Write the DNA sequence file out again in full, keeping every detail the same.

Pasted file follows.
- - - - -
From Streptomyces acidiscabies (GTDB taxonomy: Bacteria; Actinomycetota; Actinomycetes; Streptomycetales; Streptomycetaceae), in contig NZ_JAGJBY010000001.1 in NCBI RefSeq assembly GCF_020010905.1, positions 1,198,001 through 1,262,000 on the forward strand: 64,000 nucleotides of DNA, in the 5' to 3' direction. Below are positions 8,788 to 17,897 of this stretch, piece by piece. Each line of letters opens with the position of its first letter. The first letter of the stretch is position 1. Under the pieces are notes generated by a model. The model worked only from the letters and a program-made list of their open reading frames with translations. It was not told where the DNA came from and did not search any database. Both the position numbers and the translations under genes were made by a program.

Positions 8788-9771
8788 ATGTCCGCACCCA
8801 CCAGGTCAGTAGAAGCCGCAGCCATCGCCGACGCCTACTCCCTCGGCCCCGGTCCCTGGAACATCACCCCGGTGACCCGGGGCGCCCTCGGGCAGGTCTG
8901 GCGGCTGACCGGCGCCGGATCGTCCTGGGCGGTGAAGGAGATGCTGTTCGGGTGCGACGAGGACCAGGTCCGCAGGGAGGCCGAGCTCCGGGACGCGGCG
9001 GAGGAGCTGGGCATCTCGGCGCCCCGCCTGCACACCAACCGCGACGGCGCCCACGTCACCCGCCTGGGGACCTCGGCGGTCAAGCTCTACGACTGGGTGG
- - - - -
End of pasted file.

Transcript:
From Streptomyces acidiscabies (GTDB taxonomy: Bacteria; Actinomycetota; Actinomycetes; Streptomycetales; Streptomycetaceae), in contig NZ_JAGJBY010000001.1 in NCBI RefSeq assembly GCF_020010905.1, positions 1,198,001 through 1,262,000 on the forward strand: 64,000 nucleotides of DNA, in the 5' to 3' direction. Below are positions 8,788 to 17,897 of this stretch, piece by piece. Each line of letters opens with the position of its first letter. The first letter of the stretch is position 1. Under the pieces are notes generated by a model. The model worked only from the letters and a program-made list of their open reading frames with translations. It was not told where the DNA came from and did not search any database. Both the position numbers and the translations under genes were made by a program.

Positions 8788-9771
8788 ATGTCCGCACCCA
8801 CCAGGTCAGTAGAAGCCGCAGCCATCGCCGACGCCTACTCCCTCGGCCCCGGTCCCTGGAACATCACCCCGGTGACCCGGGGCGCCCTCGGGCAGGTCTG
8901 GCGGCTGACCGGCGCCGGATCGTCCTGGGCGGTGAAGGAGATGCTGTTCGGGTGCGACGAGGACCAGGTCCGCAGGGAGGCCGAGCTCCGGGACGCGGCG
9001 GAGGAGCTGGGCATCTCGGCGCCCCGCCTGCACACCAACCGCGACGGCGCCCACGTCACCCGCCTGGGGACCTCGGCGGTCAAGCTCTACGACTGGGTGG